Aesop is often outdated. The morals of his stories don’t always make sense anymore. For sure, some of them are timeless. No-one’s going to argue that the lion should have eaten the mouse. But many of them teach children the wrong lesson. Yet Aesop has retained his status as a purveyor of sound morals.
For a case study of the way the world has left Aesop behind, look at The Peacock and the Crane. In this story, the peacock is vain and thinks he is better than the crane because he looks nice, while the crane is grey and dull. The crane gets the last laugh, however, because he can fly while the peacock’s tail is useless. There is so much wrong with this. It’s terrible on diversity. It gives status to practical value while denying it to aesthetic value. And it encourages ad hominem criticism. My kids disliked it on all of these grounds.
Worst of all, it’s a bad case of zero sum thinking: the idea that for one person to succeed, someone else must fail. We live in a world of growth. We can all benefit from this growth together. When one person does well, it can create the conditions for others to do well, too. We all ought to be able to rise in status.
The inability to think in a positive-sum way has been hugely damaging in the global response to the pandemic. When the UK was an early approver of the vaccine, and had robust agreements for production with suppliers, they were criticised for taking up large amounts of vaccine supply. That missed the point that by being so proactive the UK was contributing to conditions where more vaccine could be made.
You find zero-sum thinking applied selectively all over the place. Immigration is believed to take away jobs from existing citizens, as if adding people to the labour force wasn’t a way of growing the economy overall. Imagine believing that allowing school-leavers and graduates to join the work force every year took away jobs from existing employees. When women joined the labour force in large number in the 1980s employment grew.
The Peacock and the Crane is also pre-Darwinian. We know now that the peacock’s tail has a very important function: it attracts mates. It looks fancy and showy, but really it performs much the same function as many other signals all creatures send to each other. It’s an extreme, impractical, version of something the crane also does. Seemingly pointless (but actually important) signalling is fundamental to the way all sorts of important things work like markets, flirting, and using English degrees to get jobs in consulting firms.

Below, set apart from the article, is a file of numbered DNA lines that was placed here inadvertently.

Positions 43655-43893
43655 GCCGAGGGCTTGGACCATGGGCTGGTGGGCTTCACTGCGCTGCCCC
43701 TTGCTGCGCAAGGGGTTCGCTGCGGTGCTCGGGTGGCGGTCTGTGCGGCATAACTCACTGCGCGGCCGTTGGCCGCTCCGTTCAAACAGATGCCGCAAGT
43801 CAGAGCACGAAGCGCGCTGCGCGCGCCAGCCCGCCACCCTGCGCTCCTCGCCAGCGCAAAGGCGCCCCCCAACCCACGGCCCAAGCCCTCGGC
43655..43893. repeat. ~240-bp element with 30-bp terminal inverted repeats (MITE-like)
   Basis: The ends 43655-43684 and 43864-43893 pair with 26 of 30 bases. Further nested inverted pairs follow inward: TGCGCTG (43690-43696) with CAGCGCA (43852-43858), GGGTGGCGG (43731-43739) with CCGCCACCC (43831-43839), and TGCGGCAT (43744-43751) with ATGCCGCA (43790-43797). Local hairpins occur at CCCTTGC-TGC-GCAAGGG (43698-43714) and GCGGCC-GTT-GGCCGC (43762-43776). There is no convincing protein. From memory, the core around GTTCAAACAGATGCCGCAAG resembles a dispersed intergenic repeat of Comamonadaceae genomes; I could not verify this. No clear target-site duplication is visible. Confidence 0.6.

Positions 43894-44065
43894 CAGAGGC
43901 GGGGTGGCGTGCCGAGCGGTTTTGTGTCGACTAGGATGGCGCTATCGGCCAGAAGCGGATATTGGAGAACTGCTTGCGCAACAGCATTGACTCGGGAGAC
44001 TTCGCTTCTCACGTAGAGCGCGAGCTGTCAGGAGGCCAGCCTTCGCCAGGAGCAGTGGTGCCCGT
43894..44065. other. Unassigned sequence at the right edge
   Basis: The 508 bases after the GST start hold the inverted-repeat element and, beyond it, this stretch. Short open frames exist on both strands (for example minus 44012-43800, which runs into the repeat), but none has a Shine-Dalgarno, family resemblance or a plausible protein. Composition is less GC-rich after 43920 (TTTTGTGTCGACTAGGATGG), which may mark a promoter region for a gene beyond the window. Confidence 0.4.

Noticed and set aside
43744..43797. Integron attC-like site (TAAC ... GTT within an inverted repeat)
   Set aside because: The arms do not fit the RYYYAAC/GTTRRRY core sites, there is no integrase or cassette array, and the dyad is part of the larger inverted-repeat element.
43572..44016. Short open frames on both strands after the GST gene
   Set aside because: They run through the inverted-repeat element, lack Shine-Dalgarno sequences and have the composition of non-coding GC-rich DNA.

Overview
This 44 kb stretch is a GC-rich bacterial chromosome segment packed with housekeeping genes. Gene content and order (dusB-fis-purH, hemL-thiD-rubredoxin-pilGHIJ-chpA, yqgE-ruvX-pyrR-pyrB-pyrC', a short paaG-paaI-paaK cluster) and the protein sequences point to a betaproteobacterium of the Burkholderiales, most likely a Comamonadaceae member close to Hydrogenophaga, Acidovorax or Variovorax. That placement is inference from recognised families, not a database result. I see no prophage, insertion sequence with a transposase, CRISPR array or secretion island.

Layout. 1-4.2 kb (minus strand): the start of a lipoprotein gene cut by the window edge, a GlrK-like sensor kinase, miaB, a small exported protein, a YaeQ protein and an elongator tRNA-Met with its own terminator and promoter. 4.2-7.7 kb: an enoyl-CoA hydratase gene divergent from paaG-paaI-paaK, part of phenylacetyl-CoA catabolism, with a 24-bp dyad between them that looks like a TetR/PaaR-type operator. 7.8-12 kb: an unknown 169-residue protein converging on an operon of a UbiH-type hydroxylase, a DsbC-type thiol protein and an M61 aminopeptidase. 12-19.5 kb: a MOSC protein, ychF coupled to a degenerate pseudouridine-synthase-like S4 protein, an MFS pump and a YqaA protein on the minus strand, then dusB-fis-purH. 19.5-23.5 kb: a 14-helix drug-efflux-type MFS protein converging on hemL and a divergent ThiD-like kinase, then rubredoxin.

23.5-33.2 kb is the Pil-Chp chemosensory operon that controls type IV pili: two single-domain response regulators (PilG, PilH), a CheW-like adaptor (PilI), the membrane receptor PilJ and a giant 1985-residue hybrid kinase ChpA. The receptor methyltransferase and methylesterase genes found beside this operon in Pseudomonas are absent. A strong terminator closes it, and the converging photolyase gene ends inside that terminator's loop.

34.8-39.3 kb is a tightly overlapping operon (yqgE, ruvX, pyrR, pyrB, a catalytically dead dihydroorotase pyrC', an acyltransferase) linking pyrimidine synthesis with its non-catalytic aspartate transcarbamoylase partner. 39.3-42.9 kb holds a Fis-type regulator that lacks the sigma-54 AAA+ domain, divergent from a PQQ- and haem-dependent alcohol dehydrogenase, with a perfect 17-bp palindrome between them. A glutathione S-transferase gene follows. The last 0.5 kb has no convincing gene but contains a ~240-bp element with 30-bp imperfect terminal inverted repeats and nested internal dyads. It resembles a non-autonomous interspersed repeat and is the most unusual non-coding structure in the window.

Some of the tales are timeless and useful like The Crow and the Jug. But should the dog in the manger be thrown out into the cold, where there’s the whole rest of the barn available? Are we so sure that leaving children to get eaten by wolves teaches anyone anything?
The Tortoise and the Hare is valid some of the time (did I mention late bloomers?) — but it takes no account of the fact that sometimes the race is to the swift. Rome wasn’t built in a day, but Singapore sure did get rich fast. Hares have been saving lives during the pandemic. Speed seems to be a key component of some forms of success. Where is the fable teaching that?
Where are the lessons of economics, probability, growth, scarcity, and signalling? What about the value of making public predictions, updating your level of certainty rather than holding binary opinions, and the benefit of diversity and diversification? Shouldn’t we be teaching them about thinking at the margin? Look around. The world is badly lacking in these areas.
Aesop’s morals need updating to take account of modern ways of thinking. He is presumably still loved because while these ideas are well-known to niche groups like social scientists they remain obscure to most people most of the time. Just watch the news.
Someone must be able to come up with decent stories that don’t rely on the same old folk wisdom. Perhaps the rationalists are the best people to do this. I doubt most fiction writers (the glorious Helen DeWitt aside) are up to date enough, or would believe the morals they’d have to produce. We’d end up with fables that discredited the idea of making a profit from producing life-saving vaccines.
If I want more Bayesian morals, perhaps I need to update my expectations. It might be as naive as taking Aesop at face value. In the meantime, I’m going to start telling my children stories from Bastiat.